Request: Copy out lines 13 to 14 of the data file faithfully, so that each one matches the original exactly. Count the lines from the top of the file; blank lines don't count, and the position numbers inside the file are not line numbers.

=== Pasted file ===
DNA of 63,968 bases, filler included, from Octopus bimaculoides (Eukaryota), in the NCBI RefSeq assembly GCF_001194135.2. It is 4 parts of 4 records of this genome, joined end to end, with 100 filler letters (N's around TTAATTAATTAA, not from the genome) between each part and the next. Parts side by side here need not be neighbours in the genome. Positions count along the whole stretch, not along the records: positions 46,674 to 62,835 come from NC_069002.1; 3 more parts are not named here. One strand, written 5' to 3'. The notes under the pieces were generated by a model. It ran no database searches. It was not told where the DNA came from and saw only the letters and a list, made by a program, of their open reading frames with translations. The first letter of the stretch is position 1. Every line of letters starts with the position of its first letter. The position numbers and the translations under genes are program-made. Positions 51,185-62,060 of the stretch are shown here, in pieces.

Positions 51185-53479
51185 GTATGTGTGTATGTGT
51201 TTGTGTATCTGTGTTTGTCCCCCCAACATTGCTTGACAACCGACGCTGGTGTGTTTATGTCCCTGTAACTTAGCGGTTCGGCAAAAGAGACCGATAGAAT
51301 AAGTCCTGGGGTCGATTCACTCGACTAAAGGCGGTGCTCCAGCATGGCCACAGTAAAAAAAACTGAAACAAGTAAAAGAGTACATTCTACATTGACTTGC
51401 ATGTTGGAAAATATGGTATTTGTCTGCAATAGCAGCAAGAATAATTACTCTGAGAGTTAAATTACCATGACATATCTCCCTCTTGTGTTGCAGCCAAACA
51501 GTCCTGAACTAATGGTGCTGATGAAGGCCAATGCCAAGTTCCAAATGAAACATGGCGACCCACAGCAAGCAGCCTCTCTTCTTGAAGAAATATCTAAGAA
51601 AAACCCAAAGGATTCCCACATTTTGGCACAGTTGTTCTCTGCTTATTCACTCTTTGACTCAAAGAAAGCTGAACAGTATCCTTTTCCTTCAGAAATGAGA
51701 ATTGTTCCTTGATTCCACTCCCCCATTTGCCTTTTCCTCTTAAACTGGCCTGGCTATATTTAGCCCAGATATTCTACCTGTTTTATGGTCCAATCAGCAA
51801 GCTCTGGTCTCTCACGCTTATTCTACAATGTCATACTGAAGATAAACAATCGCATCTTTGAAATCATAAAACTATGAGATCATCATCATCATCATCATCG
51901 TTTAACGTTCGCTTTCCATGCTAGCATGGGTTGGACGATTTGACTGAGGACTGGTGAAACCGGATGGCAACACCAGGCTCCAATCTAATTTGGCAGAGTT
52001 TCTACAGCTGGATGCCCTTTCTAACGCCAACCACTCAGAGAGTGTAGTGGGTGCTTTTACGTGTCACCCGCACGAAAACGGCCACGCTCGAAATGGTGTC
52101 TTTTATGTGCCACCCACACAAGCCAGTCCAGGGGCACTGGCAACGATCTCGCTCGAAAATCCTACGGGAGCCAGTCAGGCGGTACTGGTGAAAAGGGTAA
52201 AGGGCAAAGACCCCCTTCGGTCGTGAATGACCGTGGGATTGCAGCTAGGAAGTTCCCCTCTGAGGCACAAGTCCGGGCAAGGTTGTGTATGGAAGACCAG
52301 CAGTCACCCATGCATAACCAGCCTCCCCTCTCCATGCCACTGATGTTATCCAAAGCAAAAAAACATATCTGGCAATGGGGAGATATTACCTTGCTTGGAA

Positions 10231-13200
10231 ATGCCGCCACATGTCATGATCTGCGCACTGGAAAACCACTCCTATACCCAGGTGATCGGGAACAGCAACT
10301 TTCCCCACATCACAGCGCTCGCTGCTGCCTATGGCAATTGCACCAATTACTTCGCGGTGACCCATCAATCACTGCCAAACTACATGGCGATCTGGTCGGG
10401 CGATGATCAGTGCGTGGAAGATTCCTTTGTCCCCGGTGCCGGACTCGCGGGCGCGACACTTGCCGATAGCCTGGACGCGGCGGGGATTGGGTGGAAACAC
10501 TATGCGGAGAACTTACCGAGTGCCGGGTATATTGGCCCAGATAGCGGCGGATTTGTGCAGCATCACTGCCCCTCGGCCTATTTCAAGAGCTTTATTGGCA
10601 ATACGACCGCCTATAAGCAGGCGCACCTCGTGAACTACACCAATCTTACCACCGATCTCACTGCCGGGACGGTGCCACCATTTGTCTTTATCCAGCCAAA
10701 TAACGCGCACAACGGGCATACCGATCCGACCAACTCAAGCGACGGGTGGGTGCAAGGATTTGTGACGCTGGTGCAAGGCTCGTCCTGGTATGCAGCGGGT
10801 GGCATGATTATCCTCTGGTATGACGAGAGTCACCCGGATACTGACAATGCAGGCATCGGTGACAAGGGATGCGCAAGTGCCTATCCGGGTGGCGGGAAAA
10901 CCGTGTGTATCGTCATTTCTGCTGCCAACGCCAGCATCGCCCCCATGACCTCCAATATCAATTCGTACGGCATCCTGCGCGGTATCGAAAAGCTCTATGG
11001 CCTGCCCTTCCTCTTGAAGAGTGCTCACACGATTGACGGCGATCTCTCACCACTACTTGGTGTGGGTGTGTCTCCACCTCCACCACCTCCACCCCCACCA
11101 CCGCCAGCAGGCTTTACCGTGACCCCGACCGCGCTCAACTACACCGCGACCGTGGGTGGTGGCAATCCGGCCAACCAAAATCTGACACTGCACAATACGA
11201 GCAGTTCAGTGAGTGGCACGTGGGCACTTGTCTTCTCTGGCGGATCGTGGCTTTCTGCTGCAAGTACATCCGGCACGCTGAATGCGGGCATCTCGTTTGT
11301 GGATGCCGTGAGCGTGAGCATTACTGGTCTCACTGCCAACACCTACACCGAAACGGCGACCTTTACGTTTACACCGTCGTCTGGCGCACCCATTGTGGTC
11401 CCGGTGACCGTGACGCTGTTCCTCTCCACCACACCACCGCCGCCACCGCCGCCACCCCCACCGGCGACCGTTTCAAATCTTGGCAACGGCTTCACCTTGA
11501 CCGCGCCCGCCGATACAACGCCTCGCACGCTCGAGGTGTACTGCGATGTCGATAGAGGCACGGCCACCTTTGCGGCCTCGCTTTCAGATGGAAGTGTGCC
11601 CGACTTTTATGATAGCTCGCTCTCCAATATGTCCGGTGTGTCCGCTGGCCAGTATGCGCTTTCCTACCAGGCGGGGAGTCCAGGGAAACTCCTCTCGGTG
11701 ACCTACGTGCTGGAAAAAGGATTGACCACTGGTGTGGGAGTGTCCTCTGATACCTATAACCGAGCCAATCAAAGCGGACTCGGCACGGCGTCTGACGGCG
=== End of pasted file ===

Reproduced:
52101 TTTTATGTGCCACCCACACAAGCCAGTCCAGGGGCACTGGCAACGATCTCGCTCGAAAATCCTACGGGAGCCAGTCAGGCGGTACTGGTGAAAAGGGTAA
52201 AGGGCAAAGACCCCCTTCGGTCGTGAATGACCGTGGGATTGCAGCTAGGAAGTTCCCCTCTGAGGCACAAGTCCGGGCAAGGTTGTGTATGGAAGACCAG